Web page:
Aberdeen decides against alternative medicine chair

A university has decided against a controversial proposal to establish a chair in a brand of alternative medicine that advocates mistletoe as a cure for cancer.

The chair in “integrative health care and management” at the University of Aberdeen would have been funded primarily by supporters of anthroposophy, a movement founded in the early 20th century by Austrian spiritualist Rudolf Steiner.

Edzard Ernst, professor of complementary medicine at the University of Exeter, dismissed anthroposophical medical treatments, which are based on the supposed interplay between physiological and spiritual processes, as “pure quackery”.

He added that the nature of the funding meant anyone who took the proposed post would have “no chance” of being academically independent.

His views were widely supported online by science advocates after news of the proposal was reported by Times Higher Education on 26 April, following blog posts by freelance writer James Gray.

Earlier this week Aberdeen’s governance and nominations committee decided against establishing the chair.

A statement released by the university said: “Given the need for sustainability of funding for the longer term, the university could not satisfy its requirement for the highest standards of scientific rigour with the funding model proposed, in particular the aspirations of potential donors to establish a centre of complementary medicine.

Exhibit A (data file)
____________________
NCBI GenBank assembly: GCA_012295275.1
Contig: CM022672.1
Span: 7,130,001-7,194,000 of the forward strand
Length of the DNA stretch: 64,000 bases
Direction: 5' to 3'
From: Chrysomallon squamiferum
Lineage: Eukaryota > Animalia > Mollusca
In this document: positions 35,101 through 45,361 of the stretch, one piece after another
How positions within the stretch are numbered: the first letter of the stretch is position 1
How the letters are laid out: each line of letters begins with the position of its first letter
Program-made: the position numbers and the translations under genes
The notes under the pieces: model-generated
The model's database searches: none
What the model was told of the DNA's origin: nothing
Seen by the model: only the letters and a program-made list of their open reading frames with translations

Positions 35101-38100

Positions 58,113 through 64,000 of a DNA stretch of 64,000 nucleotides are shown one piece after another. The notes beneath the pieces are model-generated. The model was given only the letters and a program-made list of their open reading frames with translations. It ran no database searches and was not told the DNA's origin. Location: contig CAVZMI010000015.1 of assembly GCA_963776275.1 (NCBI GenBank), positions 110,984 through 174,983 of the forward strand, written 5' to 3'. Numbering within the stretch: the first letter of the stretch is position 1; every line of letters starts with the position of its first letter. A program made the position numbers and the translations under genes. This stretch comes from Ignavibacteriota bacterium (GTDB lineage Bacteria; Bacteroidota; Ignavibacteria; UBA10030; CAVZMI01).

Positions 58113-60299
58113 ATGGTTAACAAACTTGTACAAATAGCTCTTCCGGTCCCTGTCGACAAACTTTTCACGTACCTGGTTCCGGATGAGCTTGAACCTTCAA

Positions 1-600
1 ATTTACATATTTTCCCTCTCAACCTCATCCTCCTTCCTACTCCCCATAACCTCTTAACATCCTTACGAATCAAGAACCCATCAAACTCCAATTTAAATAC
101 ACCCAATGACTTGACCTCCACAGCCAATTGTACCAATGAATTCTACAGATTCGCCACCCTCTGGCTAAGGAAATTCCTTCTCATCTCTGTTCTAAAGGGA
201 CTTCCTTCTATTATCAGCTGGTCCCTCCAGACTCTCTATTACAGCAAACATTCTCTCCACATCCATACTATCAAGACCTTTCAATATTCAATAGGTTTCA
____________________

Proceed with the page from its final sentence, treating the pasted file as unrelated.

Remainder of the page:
“The committee further agreed that research to investigate the evidence base for the effectiveness or otherwise of complementary therapies in the treatment of disease was a legitimate academic endeavour, provided that it could be supported by sustainable and unrestricted academic research funding.”

However, the statement was criticised by David Colquhoun, former A.J. Clark chair of pharmacology at University College London and a prominent critic of alternative medicine.

In a letter to Aberdeen vice-chancellor Ian Diamond, Professor Colquhoun says he is delighted that the committee has made the “right decision”, but describes the wording of the statement as a “PR disaster”.

“It is almost incomprehensible and, rather than protecting your reputation, it invites laughter,” he writes.

“All you had to do was to say something like: ‘We have decided that a chair of anthroposophical medicine is not appropriate in a medical school and we shall therefore decline the offer of funding for the chair.’

“That would have been simple, it would (I imagine) be true and it would have brought credit on the university.”


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